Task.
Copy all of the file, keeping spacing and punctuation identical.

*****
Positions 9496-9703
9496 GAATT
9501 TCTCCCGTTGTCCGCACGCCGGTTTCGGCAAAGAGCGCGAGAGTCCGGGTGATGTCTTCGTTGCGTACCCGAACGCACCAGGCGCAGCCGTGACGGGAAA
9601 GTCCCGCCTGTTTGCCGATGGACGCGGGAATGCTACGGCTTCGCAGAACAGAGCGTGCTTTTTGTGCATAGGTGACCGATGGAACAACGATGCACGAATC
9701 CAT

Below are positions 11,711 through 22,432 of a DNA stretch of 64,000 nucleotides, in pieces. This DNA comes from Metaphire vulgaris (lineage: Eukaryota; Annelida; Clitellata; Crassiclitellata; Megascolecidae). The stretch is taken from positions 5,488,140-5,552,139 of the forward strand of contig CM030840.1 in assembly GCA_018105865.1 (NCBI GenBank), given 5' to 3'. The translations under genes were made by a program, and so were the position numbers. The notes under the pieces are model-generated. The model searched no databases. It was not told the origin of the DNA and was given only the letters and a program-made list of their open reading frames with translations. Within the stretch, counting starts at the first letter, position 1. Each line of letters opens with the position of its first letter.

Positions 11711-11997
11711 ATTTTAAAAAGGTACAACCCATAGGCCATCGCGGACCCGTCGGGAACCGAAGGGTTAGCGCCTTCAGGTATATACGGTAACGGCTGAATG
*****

Positions 9496-9703
9496 GAATT
9501 TCTCCCGTTGTCCGCACGCCGGTTTCGGCAAAGAGCGCGAGAGTCCGGGTGATGTCTTCGTTGCGTACCCGAACGCACCAGGCGCAGCCGTGACGGGAAA
9601 GTCCCGCCTGTTTGCCGATGGACGCGGGAATGCTACGGCTTCGCAGAACAGAGCGTGCTTTTTGTGCATAGGTGACCGATGGAACAACGATGCACGAATC
9701 CAT

Below are positions 11,711 through 22,432 of a DNA stretch of 64,000 nucleotides, in pieces. This DNA comes from Metaphire vulgaris (lineage: Eukaryota; Annelida; Clitellata; Crassiclitellata; Megascolecidae). The stretch is taken from positions 5,488,140-5,552,139 of the forward strand of contig CM030840.1 in assembly GCA_018105865.1 (NCBI GenBank), given 5' to 3'. The translations under genes were made by a program, and so were the position numbers. The notes under the pieces are model-generated. The model searched no databases. It was not told the origin of the DNA and was given only the letters and a program-made list of their open reading frames with translations. Within the stretch, counting starts at the first letter, position 1. Each line of letters opens with the position of its first letter.

Positions 11711-11997
11711 ATTTTAAAAAGGTACAACCCATAGGCCATCGCGGACCCGTCGGGAACCGAAGGGTTAGCGCCTTCAGGTATATACGGTAACGGCTGAATG